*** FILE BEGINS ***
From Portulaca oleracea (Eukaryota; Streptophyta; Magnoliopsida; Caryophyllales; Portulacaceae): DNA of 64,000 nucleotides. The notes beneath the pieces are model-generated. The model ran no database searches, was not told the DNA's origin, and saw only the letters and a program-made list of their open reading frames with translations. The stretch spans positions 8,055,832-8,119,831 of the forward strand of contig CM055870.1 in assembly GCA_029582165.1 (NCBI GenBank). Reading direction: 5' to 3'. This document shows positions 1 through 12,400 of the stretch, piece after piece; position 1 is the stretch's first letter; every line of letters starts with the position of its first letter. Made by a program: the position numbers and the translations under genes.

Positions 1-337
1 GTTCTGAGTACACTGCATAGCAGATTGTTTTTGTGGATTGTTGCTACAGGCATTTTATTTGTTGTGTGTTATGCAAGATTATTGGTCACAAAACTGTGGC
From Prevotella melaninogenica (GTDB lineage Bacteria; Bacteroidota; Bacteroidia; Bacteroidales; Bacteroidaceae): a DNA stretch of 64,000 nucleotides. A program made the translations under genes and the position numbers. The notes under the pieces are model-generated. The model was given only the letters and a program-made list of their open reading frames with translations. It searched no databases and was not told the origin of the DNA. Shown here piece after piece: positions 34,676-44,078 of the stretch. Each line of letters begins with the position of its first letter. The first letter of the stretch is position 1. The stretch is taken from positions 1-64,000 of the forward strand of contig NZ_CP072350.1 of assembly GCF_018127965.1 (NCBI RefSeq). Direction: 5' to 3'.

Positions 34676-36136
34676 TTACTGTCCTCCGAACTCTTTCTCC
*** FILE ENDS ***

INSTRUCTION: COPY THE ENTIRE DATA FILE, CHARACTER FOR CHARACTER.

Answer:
From Portulaca oleracea (Eukaryota; Streptophyta; Magnoliopsida; Caryophyllales; Portulacaceae): DNA of 64,000 nucleotides. The notes beneath the pieces are model-generated. The model ran no database searches, was not told the DNA's origin, and saw only the letters and a program-made list of their open reading frames with translations. The stretch spans positions 8,055,832-8,119,831 of the forward strand of contig CM055870.1 in assembly GCA_029582165.1 (NCBI GenBank). Reading direction: 5' to 3'. This document shows positions 1 through 12,400 of the stretch, piece after piece; position 1 is the stretch's first letter; every line of letters starts with the position of its first letter. Made by a program: the position numbers and the translations under genes.

Positions 1-337
1 GTTCTGAGTACACTGCATAGCAGATTGTTTTTGTGGATTGTTGCTACAGGCATTTTATTTGTTGTGTGTTATGCAAGATTATTGGTCACAAAACTGTGGC
From Prevotella melaninogenica (GTDB lineage Bacteria; Bacteroidota; Bacteroidia; Bacteroidales; Bacteroidaceae): a DNA stretch of 64,000 nucleotides. A program made the translations under genes and the position numbers. The notes under the pieces are model-generated. The model was given only the letters and a program-made list of their open reading frames with translations. It searched no databases and was not told the origin of the DNA. Shown here piece after piece: positions 34,676-44,078 of the stretch. Each line of letters begins with the position of its first letter. The first letter of the stretch is position 1. The stretch is taken from positions 1-64,000 of the forward strand of contig NZ_CP072350.1 of assembly GCF_018127965.1 (NCBI RefSeq). Direction: 5' to 3'.

Positions 34676-36136
34676 TTACTGTCCTCCGAACTCTTTCTCC